I left Zurich. On a train. Bound for the alps. I left some smart clothes and anything heavy in a locker at the station. I bought some risotto meals from a Migros in the station, and some methylated spirits from a camping shop in Zuriwest. I was going into the hills for a bit. It is illegal in Switzerland to do wild camp below the tree line, so you have to go up. The weather was not promising, but the schedule was not to be ignored. An hour and a half later, on a £60 return ticket and I was in Engelburg, angel mountain, and climbing, up towards the Jochpass in the warm summer rain amidst and a pile of mountain bikers. This part of the alps is preoccupied by the day trippers, who all take the cable car off the mountains by 5pm, so for several hours it is just me up there, in the slowly dying light of midsummer, listening to the wind and the creaking ice high up on the mountains. I stay here for three nights, moving the tent around the hillside, reading, thinking, writing… so a little background perhaps:
In 2009, I walked from London back to the house I was born into in Switzerland, a house with a nuclear bunker in a village called Engelberg near St. Gallen, I undertook the walk in the wake of my estranged fathers death, I undertook the walk because I wrote a letter to the house asking whether I could visit and they replied saying I would be welcome to visit and stay. This journey became the foundation of a practice based PhD into walking, writing and performance through an autoethnographic lens. The study of the culture of walking as an arts practice, through drawing, walking and writing a place into practice.
This trip is post-PhD, in the academic aftermath, revisiting and revising what is possible, taking those methods adapted from ecology and ethnography over years and reapplying them to gallery spaces. This trip is for conversations and for time spent alone in the hills. I go back to the station in Engelburg, transition through Zurich where I contemplate having a shower until I check the entry price, then board a train for St. Gallen and walk once more, out of town and up into the hills on a rainy afternoon, looking for the bakery by the church and the lane opposite, that leads down and up and across a road, onto a tiny path to the back of a house to which I walked in 2009. I am dripping wet this time. The family welcome me in. Their English has improved, my Swiss-German is still non existent. I shower and rest, and eat some melted cheese. I am here for a few nights, a week perhaps. And have a few meetings in St. Gallen with the Kunsthalle and the Kunsthaus, to try and figure out how all this might work, how the fuck the fucking art world works…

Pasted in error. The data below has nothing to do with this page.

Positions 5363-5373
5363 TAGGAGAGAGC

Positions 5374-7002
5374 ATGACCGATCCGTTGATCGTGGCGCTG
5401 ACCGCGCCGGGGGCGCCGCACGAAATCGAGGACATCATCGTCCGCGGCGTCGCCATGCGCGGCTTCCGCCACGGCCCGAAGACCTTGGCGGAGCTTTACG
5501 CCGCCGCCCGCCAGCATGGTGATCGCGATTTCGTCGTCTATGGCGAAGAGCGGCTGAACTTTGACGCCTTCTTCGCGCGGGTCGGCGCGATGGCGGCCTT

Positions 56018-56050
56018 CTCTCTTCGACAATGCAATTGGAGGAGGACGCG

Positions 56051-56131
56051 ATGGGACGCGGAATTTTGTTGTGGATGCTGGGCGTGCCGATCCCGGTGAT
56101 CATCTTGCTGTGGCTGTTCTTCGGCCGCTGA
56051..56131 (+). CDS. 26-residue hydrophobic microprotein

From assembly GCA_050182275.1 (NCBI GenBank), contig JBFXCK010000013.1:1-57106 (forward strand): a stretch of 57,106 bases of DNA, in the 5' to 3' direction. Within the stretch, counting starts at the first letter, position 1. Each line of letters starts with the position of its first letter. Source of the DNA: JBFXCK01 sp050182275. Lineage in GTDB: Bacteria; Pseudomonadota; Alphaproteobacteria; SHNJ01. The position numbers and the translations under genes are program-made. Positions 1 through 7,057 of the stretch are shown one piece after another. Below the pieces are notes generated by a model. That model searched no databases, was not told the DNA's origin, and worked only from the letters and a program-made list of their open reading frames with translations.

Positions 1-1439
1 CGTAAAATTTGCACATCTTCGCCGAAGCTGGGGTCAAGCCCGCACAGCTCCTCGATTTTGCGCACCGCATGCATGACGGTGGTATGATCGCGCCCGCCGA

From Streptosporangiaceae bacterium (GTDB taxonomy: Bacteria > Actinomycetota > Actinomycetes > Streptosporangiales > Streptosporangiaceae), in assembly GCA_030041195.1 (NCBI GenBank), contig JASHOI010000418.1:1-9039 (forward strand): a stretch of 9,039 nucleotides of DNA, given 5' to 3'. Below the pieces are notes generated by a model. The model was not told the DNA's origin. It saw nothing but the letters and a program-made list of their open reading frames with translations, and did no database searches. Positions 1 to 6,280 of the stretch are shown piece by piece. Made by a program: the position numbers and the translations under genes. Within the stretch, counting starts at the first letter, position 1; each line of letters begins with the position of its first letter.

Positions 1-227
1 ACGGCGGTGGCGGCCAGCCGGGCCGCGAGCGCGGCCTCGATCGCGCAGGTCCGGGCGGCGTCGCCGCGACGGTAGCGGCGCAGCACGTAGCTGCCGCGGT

No one seems to know. I have asked a few people this question now, in high up places where it is just not the done thing, to ask such a blunt and distasteful question. Each art world spins in its own universe apparently, composed from its own version of the various constellations that make up these places we attempt to traverse as makers and thinkers. Through my PhD I now view my practice more as a visual form of philosophy than a mere factory of products. One day I sit in a chair in the garden and read a book from cover to cover, it is a book by the artist Roman Signer, a series of walks and conversations with his friends, colleagues and his brother. He has two pieces of advice. One was that to survive in the art world you need a couple of people who really like your work, and the other is that you need to occasionally be willing to get a job in order to survive. Roman was not financially sustaining himself through his practice until his 60’s, it’s a long slog. I climb the mountain he climbed with his brother, I am disgustingly unfit and yet still order some Rosti from the Berghaus at the top. Everyone here is fit, and beautiful and very well equipped. I have learned that I need to exercise more, that I need to find commercial representation to approach the sort of work The Plan of St. Gall is aiming to become, that I need to chance my luck more, and that I need to find those few people who really like my work and are willing and able to support it every now and then. I learn that I really do love the mountains, and that I wish I had done this in winter, or at least autumn, that I am not designed for hot weather, and that arts practice is a myriad cycle of never ending questions and problems, that finding the solutions is a futile quest, and that there is room for hope amidst these contradictions.